Retired Supreme Court Justices are allowed to hire one law clerk. Usually, that clerk is assigned to work part-time for another Justice.
In the Atlantic, Ryan Park writes a fascinating article about his clerkship with Justice Ginsburg. The article begins:
This past summer, on the last day of my clerkship with Justice Ruth Bader Ginsburg, she rose from her cavernous desk and, following a hearty goodbye hug, asked me what was next. I told her that the next morning marked the start of my new job as a stay-at-home dad. She smiled warmly and wished me luck.
Nowhere in the actual article is there ANY mention of the fact that Park was actually a Souter clerk, who was assigned to Ginsburg. Only in the footer of the article, do you see this credit, which lists RBG first:
Ryan Park is an associate at the law firm Boies, Schiller & Flexner LLP and a former law clerk to U.S. Supreme Court Justices Ruth Bader Ginsburg and David H. Souter.
Is this bad etiquette to slight the Justice you work for, and only mention him in passing in the author bio? I have no doubt Park did extensive work for RBG, and worked closely with her, but the standard practice is to focus on the judge who hired you. This is almost as bad as some people who say they clerked for Justices Breyer or Alito, when they actually clerked for Judges Breyer or Alito (you know who you are!).
Also, the timing of his gap between clerking and working seems within the realm of normalcy. He finished working at the Court in July of 2014. He started working at Boies, Schiller & Flexner a “few weeks ago.” He took off roughly five months between the conclusion of his clerkship, and the start of his law firm gig. That doesn’t seem too unreasonable. Several clerks I know have taken off a few months to travel and do other fun stuff. Also, I am pretty sure he still collected the $250,000+ signing bonus.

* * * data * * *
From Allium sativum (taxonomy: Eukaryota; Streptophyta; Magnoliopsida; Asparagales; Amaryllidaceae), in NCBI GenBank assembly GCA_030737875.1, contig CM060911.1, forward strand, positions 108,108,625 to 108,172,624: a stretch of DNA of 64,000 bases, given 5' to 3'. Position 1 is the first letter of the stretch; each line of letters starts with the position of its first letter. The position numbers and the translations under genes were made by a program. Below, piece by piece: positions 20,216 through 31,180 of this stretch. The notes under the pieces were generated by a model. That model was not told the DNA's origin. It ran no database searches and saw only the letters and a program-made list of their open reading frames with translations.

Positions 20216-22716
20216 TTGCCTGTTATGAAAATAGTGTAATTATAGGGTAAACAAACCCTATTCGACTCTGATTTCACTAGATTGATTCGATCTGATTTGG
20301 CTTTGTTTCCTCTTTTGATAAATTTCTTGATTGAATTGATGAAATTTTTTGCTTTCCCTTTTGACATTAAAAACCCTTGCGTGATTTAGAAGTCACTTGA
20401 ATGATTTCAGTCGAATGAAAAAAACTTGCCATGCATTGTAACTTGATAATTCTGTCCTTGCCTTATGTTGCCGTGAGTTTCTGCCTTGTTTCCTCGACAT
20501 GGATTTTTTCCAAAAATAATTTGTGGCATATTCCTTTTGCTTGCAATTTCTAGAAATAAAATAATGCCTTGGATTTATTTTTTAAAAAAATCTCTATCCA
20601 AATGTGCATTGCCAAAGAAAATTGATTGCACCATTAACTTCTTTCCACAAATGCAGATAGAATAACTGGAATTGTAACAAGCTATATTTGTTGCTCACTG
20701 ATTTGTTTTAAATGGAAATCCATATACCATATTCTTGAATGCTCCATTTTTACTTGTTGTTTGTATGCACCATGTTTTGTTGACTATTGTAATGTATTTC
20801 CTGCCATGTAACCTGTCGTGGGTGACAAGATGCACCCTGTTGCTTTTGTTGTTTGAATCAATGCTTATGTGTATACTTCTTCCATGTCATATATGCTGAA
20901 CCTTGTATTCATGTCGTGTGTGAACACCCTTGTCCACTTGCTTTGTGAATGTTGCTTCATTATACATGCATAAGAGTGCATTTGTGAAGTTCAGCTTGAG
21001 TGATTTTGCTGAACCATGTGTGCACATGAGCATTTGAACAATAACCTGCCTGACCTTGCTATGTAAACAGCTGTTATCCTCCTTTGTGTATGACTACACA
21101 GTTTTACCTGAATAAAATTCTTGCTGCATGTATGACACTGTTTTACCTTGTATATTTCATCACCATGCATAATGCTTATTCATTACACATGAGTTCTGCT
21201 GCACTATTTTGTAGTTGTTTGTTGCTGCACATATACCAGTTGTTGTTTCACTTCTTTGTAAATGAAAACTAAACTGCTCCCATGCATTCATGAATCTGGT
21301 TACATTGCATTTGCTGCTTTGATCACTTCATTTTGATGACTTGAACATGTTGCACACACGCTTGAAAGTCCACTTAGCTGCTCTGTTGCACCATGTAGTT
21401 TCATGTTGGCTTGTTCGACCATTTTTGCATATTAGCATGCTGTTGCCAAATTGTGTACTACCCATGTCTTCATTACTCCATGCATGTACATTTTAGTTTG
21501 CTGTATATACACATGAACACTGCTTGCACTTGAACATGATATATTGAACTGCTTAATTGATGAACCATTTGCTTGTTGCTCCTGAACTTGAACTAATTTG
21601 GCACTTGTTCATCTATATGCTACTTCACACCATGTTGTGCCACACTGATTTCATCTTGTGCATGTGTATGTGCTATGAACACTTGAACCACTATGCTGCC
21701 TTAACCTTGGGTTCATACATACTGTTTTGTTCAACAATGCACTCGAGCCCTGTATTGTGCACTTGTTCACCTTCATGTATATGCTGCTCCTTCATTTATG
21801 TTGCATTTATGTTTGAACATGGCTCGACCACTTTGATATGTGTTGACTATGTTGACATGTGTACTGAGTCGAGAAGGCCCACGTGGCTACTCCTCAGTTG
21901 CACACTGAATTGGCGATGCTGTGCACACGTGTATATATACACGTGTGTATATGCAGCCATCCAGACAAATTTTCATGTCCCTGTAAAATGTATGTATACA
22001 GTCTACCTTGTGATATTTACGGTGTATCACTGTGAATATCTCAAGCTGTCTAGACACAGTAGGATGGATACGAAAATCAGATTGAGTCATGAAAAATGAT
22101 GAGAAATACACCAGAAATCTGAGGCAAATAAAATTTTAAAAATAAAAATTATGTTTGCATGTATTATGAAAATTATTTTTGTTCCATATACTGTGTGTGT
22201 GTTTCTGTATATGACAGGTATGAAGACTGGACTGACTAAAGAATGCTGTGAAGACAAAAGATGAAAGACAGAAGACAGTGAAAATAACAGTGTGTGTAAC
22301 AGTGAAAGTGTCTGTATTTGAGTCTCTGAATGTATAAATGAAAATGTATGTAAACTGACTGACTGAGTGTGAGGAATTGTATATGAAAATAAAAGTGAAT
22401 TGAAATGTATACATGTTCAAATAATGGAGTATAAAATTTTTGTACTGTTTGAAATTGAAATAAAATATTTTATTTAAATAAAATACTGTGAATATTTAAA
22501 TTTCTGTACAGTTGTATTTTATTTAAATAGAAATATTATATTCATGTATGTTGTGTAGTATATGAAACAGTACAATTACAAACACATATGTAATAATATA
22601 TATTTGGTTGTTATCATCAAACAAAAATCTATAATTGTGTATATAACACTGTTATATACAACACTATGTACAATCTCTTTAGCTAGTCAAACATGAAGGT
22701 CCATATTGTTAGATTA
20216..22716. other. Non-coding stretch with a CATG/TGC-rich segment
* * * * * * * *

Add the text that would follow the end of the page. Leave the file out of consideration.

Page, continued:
Update: David Lat notes that Aaron Zelinsky, who clerked fro Justice Stevens, and was assigned to Justice Kennedy, writes this for his bio:
Aaron Zelinsky served as a law clerk for Justices John Paul Stevens (Ret.) and Anthony Kennedy of the United States Supreme Court, as well as Chief Justice Dorit Beinisch of the Israeli Supreme Court and Judge Thomas B. Griffith of the Court of Appeals for the District of Columbia Circuit.
I think this strikes the right balance. It is accurate, and respectful to both judges.
Update: The article is now updated, with Justice Souter’s name listed first.
Ryan Park is an associate at the law firm Boies, Schiller & Flexner LLP and a former law clerk to U.S. Supreme Court Justices David H. Souter and Ruth Bader Ginsburg.
Update: Ryan provided an update to ATL:
I just wanted to write and address one thing that is mentioned in the post, which is my dual citizenship in both Justice Souter’s and Justice Ginsburg’s chambers. I completely agree that I owe the privilege of clerking at the Court to Justice Souter, who is the person who actually hired me. But I couldn’t really think of a good place to mention my relationship with him in the main body of the article in light of the article’s context. (I mean, much of it is a tribute to Justice Ginsburg’s life and career.) I’m grateful to Justice Ginsburg for taking me on as one of her own. I didn’t mean to slight (or think I was slighting) Justice Souter by writing an article highlighting my relationship with her. It also would have been nice to mention the other judges I clerked for, Chief Judge Robert Katzmann and Judge Jed Rakoff, but it wasn’t really relevant to the piece. I didn’t write the byline (or the headline) for the article, but I asked that the order of the Justices be flipped, just to put the issue to bed. The Atlantic agreed to do so.